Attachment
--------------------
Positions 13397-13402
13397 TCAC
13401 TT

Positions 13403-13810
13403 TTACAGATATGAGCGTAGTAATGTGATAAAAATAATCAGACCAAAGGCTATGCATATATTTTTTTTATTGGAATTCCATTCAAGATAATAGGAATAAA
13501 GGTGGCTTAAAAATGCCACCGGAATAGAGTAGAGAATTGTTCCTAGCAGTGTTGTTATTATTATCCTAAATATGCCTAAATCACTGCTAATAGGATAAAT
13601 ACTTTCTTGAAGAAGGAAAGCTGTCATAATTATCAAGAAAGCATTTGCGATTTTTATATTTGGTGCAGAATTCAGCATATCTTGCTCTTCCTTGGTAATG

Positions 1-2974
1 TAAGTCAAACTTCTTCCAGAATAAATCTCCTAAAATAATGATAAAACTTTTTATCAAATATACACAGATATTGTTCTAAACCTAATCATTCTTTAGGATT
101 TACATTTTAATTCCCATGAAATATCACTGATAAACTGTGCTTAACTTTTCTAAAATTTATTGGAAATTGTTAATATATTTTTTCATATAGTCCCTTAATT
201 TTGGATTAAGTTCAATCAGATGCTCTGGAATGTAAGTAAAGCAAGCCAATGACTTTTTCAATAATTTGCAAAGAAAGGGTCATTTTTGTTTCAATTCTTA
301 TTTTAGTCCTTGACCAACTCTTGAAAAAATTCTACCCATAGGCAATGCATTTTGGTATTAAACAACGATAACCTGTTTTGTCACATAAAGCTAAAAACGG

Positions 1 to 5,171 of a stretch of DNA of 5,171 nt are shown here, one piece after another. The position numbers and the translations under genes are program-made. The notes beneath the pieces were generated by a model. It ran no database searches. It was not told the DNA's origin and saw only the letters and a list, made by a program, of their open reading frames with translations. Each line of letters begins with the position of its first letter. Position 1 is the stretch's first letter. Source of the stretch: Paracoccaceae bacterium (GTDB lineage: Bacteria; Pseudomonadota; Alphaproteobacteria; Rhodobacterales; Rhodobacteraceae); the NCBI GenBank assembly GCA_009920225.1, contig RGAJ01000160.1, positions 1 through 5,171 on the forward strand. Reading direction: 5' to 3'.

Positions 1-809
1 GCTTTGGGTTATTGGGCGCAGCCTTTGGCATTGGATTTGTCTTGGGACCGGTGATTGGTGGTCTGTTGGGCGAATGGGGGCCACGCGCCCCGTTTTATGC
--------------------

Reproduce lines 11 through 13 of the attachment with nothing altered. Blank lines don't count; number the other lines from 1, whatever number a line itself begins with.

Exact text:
201 TTGGATTAAGTTCAATCAGATGCTCTGGAATGTAAGTAAAGCAAGCCAATGACTTTTTCAATAATTTGCAAAGAAAGGGTCATTTTTGTTTCAATTCTTA
301 TTTTAGTCCTTGACCAACTCTTGAAAAAATTCTACCCATAGGCAATGCATTTTGGTATTAAACAACGATAACCTGTTTTGTCACATAAAGCTAAAAACGG

Positions 1 to 5,171 of a stretch of DNA of 5,171 nt are shown here, one piece after another. The position numbers and the translations under genes are program-made. The notes beneath the pieces were generated by a model. It ran no database searches. It was not told the DNA's origin and saw only the letters and a list, made by a program, of their open reading frames with translations. Each line of letters begins with the position of its first letter. Position 1 is the stretch's first letter. Source of the stretch: Paracoccaceae bacterium (GTDB lineage: Bacteria; Pseudomonadota; Alphaproteobacteria; Rhodobacterales; Rhodobacteraceae); the NCBI GenBank assembly GCA_009920225.1, contig RGAJ01000160.1, positions 1 through 5,171 on the forward strand. Reading direction: 5' to 3'.